Financial market research and analysis

Our analysts have their fingers on the pulse of the world's financial market news.

CFD trading is high risk and may not be suitable for everyone.
US Closes Unchanged On Trump’s First Legislative Victory

US markets paused for breath on Wednesday, after the Senate approved the long-awaited US tax reform bill, and the House of Representatives passed the bill again, owing to a procedural snag. The Dow finished down 0.1%, the S&P declined 0.08% and the Nasdaq fell 0.04%.


The final bill sees corporate tax cut from 35% to 21%, whilst income tax rates will be reduced across all seven income tax brackets. The votes in both the House and the Senate were made along party lines. The US markets certainly didn’t end with the bang that might have been expected, however, that is because the passing of the bill had already been priced in.


US GDP & PCE coming up

Interestingly the dollar closed lower again on Wednesday, despite US Treasury yields hitting a 9-month high and despite the best US existing home sales growth since 2006. Before we wind down for the Christmas break, there is still another round of high impacting US data for investors to digest. This includes US 3rd Quarter GDP revisions today and Personal consumption expenditure data on Friday. Given the robust data across the month and particularly the growing retail sales figures, a downward revision for GDP would be surprising. Today's GDP data may only be relevant if there is a strong divergence from the previous estimate of 3.3%. The dollar is picking up heading towards the release, after 3 straight sessions in the red.


EUR/USD hits 2 ½ week high

Over in Europe, the euro charged higher in the previous session hitting a peak of $1.1901, its strongest level since 1st December This was thanks to increasing German bond yields, rather than down to German PPI data, which was softer than the market had been expecting. The Dax also finished lower on Wednesday, on the back of the soft data, although the futures point to a stronger start.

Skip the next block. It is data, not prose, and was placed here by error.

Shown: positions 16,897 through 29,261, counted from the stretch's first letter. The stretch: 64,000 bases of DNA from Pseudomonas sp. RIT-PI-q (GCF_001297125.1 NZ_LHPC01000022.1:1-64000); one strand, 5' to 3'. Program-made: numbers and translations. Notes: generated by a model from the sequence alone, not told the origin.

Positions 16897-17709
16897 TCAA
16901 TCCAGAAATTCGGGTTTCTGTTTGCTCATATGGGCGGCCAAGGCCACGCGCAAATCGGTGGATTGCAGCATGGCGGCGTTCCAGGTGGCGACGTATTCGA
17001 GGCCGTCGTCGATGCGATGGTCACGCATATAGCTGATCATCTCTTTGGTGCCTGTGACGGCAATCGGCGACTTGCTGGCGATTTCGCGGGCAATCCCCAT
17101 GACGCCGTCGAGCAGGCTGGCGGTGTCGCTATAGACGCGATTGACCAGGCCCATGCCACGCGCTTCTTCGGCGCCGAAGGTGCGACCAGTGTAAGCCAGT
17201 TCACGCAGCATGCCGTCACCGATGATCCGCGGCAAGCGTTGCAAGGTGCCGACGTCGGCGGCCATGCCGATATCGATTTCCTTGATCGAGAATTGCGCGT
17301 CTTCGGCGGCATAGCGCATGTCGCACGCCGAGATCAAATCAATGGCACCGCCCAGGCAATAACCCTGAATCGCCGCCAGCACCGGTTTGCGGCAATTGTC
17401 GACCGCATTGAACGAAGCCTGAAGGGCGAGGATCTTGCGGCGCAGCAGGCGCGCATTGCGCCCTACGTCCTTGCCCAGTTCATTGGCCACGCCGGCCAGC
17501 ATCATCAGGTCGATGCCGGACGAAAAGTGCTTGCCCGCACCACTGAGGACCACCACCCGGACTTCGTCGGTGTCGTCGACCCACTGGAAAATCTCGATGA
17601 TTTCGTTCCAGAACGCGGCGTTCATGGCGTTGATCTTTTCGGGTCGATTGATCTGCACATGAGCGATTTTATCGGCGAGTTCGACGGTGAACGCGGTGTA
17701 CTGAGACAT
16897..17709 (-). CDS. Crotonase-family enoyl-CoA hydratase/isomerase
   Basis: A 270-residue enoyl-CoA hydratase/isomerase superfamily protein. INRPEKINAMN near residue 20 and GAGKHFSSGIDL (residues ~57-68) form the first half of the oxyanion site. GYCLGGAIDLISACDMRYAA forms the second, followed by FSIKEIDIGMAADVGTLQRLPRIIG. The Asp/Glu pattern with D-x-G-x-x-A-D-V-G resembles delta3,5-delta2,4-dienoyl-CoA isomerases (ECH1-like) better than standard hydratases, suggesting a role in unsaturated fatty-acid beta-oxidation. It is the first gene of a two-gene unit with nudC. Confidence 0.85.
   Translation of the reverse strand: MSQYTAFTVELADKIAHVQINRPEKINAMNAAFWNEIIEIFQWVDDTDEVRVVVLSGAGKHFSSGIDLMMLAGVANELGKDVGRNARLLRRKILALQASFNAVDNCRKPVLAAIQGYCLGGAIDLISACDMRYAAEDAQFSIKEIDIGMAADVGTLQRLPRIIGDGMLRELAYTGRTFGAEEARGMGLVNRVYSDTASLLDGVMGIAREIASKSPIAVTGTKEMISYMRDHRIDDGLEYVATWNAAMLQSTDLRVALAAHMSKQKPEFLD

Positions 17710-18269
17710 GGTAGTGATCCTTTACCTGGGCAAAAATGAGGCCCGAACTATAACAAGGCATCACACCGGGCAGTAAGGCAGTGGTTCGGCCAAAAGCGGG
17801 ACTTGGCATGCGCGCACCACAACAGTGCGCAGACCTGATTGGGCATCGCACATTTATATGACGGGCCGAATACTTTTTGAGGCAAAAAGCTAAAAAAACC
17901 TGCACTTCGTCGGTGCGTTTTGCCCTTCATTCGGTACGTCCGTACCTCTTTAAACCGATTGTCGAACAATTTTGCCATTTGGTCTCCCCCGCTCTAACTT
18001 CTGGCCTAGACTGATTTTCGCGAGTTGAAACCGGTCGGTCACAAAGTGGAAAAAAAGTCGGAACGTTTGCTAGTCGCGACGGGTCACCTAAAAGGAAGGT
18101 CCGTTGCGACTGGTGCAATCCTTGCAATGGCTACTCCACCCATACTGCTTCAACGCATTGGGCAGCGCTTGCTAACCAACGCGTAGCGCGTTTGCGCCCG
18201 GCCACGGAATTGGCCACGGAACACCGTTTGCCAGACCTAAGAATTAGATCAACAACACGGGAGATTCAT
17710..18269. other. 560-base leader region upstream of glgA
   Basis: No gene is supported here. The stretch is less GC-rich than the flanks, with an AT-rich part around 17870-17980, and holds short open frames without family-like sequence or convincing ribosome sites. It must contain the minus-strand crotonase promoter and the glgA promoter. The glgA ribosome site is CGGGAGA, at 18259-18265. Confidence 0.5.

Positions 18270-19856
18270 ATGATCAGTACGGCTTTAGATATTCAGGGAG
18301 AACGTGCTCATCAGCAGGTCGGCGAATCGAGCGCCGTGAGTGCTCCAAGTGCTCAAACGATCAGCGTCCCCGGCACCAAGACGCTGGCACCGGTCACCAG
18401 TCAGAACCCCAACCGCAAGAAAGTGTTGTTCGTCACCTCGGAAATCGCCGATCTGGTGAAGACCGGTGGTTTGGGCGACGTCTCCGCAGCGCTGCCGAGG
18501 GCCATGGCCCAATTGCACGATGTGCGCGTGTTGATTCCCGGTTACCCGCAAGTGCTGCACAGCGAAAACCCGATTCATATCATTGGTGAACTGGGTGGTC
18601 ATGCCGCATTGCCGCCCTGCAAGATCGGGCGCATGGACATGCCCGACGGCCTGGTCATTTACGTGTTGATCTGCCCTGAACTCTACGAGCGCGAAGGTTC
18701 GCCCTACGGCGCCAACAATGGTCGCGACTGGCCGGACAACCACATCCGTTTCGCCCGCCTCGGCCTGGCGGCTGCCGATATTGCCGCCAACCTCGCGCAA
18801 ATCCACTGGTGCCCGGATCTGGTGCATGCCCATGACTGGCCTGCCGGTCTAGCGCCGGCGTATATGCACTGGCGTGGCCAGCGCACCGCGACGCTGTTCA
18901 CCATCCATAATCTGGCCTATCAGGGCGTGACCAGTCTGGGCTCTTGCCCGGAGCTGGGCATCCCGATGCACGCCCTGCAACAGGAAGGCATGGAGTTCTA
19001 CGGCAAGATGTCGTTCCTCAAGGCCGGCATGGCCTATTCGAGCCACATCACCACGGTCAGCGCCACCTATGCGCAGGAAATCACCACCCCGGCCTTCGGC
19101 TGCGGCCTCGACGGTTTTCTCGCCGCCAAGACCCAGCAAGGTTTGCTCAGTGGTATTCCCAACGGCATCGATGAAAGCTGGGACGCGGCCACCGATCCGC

Catalans return to the ballot box

Today there is no high impacting economic data in the eurozone. Instead, investors will be watching Catalonia in Spain with a nervous eye, as regional elections are due to take place there. These elections will serve as a test of sentiment towards the independence movement, which stirred up chaos in the Spanish region just a few months ago. Should the pro-independence party gain seats in the election, the euro could move lower, pulling EUR/USD off Wednesday’s 2 ½ week high.

EUR/USD is currently finding support $1.1860. Should nerves over the election in Catalonia weigh on the euro on Thursday, the pair could dip to $1.1830 before falling to $1.1800. However, it is also worth baring in mind that the pair will also be impacted by US dollar flows, which have been negative over the past few sessions, but could look to move northwards in a US data heavy final two days of the week.


Pound drops FTSE futures higher as consumer confidence drops to lowest level since 2013

FTSE futures are pointing to a positive start, still comfortably above 7500, despite weaker volumes heading towards Christmas and supported by a weaker pound. Data over the past 24 hours has been less than encouraging, with CBI sales survey pointing to a decline in consumer spending and consumer confidence sinking to a four-year low. The low morale among consumers is being caused by Brexit uncertainties and the expected path of interest rates over the coming year. Neither of these two factors will be resolved quickly, which means that consumer confidence could still have further to fall in the coming year. GBP/USD dipped on the release. It is currently trading around a support at $1.3365. A fall below this level could open the doors to $1.3350, prior to 1.3325.

The information and comments provided herein under no circumstances are to be considered an offer or solicitation to invest and nothing herein should be construed as investment advice. The information provided is believed to be accurate at the date the information is produced. Losses can exceed deposits.